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Marvin Lewis: Bengals trying to 'clone guys like Luke Kuechly here'

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Did you know Panthers linebacker Luke Kuechly played lacrosse growing up in (0:23)

Did you know Panthers linebacker Luke Kuechly played lacrosse growing up in Cincinnati? That he once played with Marcus Lewis, the son of Bengals coach Marvin Lewis? Video by David Newton (0:23)

CHARLOTTE, N.C. -- Atlanta Falcons wide receiver Mohamed Sanu lined up behind the center in the Wildcat formation on third-and-1 from the Carolina Panthers' 22-yard line on Sunday. Quarterback Matt Ryan split out wide right.

A trick play.

Luke Kuechly didn't bite. He came hard up the middle and threw Sanu for a 4-yard loss, forcing the Falcons to kick a field goal.

"He studies film like no other," Fox Sports analyst Greg Jennings said on the telecast. "He studies film like a quarterback. He knows exactly what he's looking for."

Kuechly makes it look routine -- so much that it's hard for teammates and coaches to pick out individual plays that stand out more than others.

Bengals coach Marvin Lewis, who will face the Panthers on Sunday (1 p.m. ET, CBS) at Bank of America Stadium, isn't surprised. He has been following Kuechly's career since the 2013 NFL Defensive Player of the Year starred at St. Xavier High in Cincinnati.

His first memory of Kuechly actually was as a teammate with his son, Marcus Lewis, on a summer lacrosse team. Lewis later met with Kuechly before the 2012 draft process began at the request of Bengals owner Mike Brown.

Lewis shared that story with his staff on Wednesday.

"I told him he was the best collegiate linebacker I'd seen at that point," Lewis said of Kuechly, then at Boston College. "He hasn't disappointed me."

Lewis never got a shot at drafting Kuechly, whose 839 tackles are 57 more than any player in the NFL since 2012. The Bengals had the No. 17 pick but Carolina got the 2011 Lombardi Award winner at No. 9.

Now coach Ron Rivera compares Kuechly to some of the greatest middle linebackers of all time, such as Hall of Famers Brian Urlacher and Mike Singletary.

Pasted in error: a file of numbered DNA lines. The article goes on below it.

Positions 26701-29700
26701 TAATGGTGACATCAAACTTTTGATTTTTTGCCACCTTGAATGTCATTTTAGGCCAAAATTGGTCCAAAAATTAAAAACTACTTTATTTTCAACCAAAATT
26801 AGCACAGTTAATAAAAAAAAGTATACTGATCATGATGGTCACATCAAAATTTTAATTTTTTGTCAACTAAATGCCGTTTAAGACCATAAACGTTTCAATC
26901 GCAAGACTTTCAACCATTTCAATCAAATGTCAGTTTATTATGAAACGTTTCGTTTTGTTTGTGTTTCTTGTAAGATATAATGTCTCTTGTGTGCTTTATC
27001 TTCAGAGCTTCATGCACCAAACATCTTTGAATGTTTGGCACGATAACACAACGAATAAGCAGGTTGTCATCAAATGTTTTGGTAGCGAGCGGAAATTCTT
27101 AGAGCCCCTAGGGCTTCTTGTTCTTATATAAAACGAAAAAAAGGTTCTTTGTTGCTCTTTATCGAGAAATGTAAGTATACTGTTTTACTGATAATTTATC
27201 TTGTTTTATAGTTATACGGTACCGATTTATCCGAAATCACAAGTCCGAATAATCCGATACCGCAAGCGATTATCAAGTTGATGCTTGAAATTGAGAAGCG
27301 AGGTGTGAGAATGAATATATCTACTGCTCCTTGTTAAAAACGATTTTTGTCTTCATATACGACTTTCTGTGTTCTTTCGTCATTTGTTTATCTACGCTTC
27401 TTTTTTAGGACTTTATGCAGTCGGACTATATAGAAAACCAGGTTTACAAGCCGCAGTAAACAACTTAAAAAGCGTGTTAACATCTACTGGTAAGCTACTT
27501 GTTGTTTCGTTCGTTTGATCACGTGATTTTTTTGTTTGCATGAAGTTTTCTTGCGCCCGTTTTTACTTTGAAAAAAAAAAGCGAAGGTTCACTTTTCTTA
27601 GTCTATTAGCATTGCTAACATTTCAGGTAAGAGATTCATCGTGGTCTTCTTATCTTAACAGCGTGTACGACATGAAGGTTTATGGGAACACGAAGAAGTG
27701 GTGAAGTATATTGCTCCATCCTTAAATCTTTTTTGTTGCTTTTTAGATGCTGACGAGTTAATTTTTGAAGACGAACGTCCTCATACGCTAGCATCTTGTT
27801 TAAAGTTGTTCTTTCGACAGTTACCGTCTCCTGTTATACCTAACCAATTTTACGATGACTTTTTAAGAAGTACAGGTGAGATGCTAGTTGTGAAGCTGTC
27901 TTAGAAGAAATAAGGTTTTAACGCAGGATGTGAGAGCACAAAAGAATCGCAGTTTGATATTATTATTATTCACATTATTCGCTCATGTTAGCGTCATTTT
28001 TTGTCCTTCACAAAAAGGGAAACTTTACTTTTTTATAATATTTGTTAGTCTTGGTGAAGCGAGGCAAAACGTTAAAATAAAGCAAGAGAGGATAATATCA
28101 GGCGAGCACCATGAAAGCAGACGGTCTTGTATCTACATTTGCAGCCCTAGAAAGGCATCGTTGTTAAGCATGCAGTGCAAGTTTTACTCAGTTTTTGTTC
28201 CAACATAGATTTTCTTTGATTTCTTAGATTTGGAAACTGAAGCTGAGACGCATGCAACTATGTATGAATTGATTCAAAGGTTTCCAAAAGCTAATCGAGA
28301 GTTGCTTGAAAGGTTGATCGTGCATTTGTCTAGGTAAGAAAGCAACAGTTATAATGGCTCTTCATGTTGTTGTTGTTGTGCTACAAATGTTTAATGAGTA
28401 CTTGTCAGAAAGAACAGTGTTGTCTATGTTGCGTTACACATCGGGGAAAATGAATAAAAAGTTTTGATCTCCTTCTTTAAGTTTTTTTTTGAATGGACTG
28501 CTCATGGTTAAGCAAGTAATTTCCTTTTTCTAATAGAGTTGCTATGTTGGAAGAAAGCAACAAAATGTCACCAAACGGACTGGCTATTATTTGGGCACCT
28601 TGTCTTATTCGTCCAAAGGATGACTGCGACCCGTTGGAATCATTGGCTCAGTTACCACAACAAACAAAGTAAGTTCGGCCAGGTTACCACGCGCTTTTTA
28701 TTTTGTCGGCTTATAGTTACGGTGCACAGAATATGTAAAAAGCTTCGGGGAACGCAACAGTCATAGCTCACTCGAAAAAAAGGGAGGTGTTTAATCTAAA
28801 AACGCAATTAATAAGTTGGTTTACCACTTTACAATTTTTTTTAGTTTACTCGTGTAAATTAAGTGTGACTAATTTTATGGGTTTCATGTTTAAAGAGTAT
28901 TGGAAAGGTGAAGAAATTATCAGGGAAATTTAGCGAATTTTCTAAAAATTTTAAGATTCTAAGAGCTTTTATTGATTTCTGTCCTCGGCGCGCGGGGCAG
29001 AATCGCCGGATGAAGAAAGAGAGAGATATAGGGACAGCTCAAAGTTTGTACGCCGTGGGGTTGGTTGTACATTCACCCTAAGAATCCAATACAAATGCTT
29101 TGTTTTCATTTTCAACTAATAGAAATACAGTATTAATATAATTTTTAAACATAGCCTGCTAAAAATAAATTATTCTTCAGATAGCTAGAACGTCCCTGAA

Lewis wouldn't dispute that.

"All he's done is taken his athleticism and brought it to football," Lewis said of Kuechly, who played lacrosse just so he could do something physical during a down time from football. "We're trying to clone guys like Luke Kuechly here."

Good, bad and ugly

Rivera summed up the run defense in the 31-24 loss to Atlanta in one word: "terrible."

But even as things were going haywire in terms of gap control and discipline, defensive coordinator Eric Washington praised Kuechly.

"He was a guy that kept trying to keep everybody together, communicating with the coaches, myself, talking to the secondary and making sure we did everything we could to limit the damage and put ourselves in position to win the football game," Washington said.

Kuechly had eight tackles, two for losses, against Atlanta to officially bring his season total to 21 -- fourth best in the league. The Panthers, after reviewing film, tacked two more on to that total.

The 27-year-old's success is a combination of athleticism, awareness and film study. Few, if any, in the league study more, as Jennings noted.

"He understands [the game] better than anybody I've ever been around," Rivera said. "Luke's understanding is phenomenal."

Kuechly was so focused on football and athletics in general growing up that he was too busy to attend Bengals' games. When he wasn't involved in sports, he was hunting and fishing with his dad and two brothers.